“This time, I will introduce Arnam’s fang, which was developed by Right Stuff but has been discontinued. Since this ROM is a very early version, there is no opening, no conversation with NPC, and almost no menu is created.

There is only one MAP and you cannot leave this town. Although it is judged to be an obstacle for the time being, it is suspicious and you can dig into buildings and trees. NPC has several characters in the MAP but cannot speak at all. I can’t enter the building. You can just walk around the town.

Only the menu can be displayed with the Y button. The item is item equipment beast record record method break state setting. Beasting and breaks cannot be used, and will freeze when selected. Most of the items are left unimplemented and the equipment is displayed, but you can not change the equipment.

I don’t remember any magazines at that time, but I may have decided to cancel the development quite early. And the cart name of this ROM is “DEATH BRADE”. Often, the development ROM often uses the ROM name that was previously developed. SFC’s Death Brade is an IMAX and DECO game.

Did you get involved = Light Staff”

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Joe VS. The Wall [SNES – Cancelled]

Joe VS. The Wall is a cancelled side scrolling action adventure in development / to be published by Ocean Software for the Super Nintendo, around 1992. It was listed by Nintendo Power (issue 34, March 1992) as one of the games shown by Ocean at the ‘92 Winter CES, with just a few details:

“Ocean was busy with several development projects: Radio Flyer, based on the upcoming movie, and Joe Vs. The Wall and Push Over— two unique puzzlers.”

Not much more was known about the game before its disappearance, but a single screenshot and its title screen were found by Video Game History Foundation on the Electronic Gaming Monthly 1992 Preview Guide:

“This side-scrolling action adventure title includes Mode 7 scaling and rotation. Amazing graphic and animation will thrill you, as you character with his hammer must make his way through a number of platforms and difficult situations.”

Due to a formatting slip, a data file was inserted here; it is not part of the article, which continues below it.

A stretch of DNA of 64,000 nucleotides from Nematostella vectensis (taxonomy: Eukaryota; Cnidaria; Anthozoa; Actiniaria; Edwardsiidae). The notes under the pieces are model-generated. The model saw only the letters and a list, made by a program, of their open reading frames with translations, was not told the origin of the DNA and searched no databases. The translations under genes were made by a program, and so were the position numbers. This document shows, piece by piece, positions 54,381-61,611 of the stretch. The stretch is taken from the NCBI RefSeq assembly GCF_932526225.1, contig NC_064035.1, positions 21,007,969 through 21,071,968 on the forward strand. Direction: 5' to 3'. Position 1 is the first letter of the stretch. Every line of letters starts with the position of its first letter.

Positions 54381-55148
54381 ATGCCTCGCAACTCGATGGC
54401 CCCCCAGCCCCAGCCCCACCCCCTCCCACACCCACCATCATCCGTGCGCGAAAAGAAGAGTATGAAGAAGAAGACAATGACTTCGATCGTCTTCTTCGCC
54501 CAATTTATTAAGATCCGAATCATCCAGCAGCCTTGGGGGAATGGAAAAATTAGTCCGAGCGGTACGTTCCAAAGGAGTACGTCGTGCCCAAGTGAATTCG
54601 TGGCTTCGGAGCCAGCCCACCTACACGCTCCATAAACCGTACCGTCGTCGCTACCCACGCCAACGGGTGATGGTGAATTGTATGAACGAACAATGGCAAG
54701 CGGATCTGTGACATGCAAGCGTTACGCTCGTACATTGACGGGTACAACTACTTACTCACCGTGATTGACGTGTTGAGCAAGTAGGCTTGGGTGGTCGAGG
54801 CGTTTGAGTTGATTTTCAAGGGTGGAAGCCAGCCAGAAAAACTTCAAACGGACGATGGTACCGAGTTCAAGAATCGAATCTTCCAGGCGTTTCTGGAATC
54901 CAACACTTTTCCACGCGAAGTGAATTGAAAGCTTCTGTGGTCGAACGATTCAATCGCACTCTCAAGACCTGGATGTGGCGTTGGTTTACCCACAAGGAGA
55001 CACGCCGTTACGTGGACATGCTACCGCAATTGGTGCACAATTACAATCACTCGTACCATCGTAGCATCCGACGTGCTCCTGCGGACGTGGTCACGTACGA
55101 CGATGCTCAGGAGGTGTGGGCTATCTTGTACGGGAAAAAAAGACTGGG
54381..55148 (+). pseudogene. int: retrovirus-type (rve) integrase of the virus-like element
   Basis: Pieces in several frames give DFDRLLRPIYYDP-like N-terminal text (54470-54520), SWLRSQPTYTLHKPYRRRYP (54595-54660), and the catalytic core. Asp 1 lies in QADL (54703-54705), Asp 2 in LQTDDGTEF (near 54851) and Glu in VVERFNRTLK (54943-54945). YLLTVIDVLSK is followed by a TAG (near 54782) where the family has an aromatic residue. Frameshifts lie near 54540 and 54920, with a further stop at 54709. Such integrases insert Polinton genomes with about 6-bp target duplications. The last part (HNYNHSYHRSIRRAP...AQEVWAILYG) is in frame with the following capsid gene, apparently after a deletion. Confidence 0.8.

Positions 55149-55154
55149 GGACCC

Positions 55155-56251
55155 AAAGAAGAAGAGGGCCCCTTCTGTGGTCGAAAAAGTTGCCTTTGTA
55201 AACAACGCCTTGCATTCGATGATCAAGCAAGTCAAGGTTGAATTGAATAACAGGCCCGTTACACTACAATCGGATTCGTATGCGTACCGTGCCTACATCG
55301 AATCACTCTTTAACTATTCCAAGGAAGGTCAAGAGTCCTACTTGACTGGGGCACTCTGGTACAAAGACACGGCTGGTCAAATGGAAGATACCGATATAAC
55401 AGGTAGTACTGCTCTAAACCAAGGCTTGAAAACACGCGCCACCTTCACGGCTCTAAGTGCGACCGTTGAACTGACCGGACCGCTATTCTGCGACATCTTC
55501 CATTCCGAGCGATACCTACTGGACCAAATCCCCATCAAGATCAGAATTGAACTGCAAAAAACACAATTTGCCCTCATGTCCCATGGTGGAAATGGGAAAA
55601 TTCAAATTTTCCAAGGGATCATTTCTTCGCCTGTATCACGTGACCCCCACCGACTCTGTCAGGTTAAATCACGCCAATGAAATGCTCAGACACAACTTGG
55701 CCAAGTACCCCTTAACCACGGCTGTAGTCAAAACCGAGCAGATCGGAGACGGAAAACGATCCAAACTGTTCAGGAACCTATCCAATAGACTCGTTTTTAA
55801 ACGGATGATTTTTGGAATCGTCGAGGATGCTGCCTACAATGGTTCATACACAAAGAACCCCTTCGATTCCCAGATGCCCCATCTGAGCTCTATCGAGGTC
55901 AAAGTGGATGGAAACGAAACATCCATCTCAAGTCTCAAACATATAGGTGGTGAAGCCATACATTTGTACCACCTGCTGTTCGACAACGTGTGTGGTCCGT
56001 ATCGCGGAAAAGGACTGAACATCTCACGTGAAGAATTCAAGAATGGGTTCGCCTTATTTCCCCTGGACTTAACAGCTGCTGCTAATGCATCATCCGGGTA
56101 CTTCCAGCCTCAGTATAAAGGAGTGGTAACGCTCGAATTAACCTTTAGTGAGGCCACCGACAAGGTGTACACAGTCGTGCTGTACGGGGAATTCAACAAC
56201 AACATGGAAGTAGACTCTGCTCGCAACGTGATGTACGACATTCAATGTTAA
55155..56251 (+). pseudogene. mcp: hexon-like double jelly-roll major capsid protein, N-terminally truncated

The game graphic has some kind of “Amiga feel“, maybe this lost SNES game was a port of another Amiga title? 

Dragon’s Heaven [SNES, Sega Saturn – Cancelled]

Dragon’s Heaven (ドラゴンズヘブン) is a cancelled JRPG that was in development by Digitalware in the late ’90s, planned to be published for the Super Famicom and later on the Sega Saturn by Data East (?). We found out about this unreleased RPG thanks to Video Games Densetsu, which found some images on old japanese gaming magazines, such as Sega Saturn Magazine (November 1996).

As you can see from artwork and screenshots, the game was heavily inspired by Dragon Quest, Breath of Fire and Akira Toriyama style. Turn-based combat were shown in a top-down isometric view, featuring at least 5 playable characters at the same time.

As noticed by Matthew Callis on Twitter, it seems the project was originally conceived as a SNES project, as seen in another japanese magazine he found. From what we were able to gather online the game was based on a roleplay novel (where readers could choose how to proceed with the story?) serialized in Maru-Katsu Super Nintendo gaming magazine, possibly as a parody of classic 16 bit JRPG.  Later the series was also used to create a tabletop RPG book series published by Kadokawa Shoten.

We can speculate Digitalware tried to use the popular roleplay novel conceived in Maru-Katsu magazine to create a new roleplay video game, first on the Super Famicom and later on the Sega Saturn. For some reasons, the project was canned on both occasions, and then forgotten by everyone.

If you could read the description in these japanese scans, please let us know if there are more details about this lost project!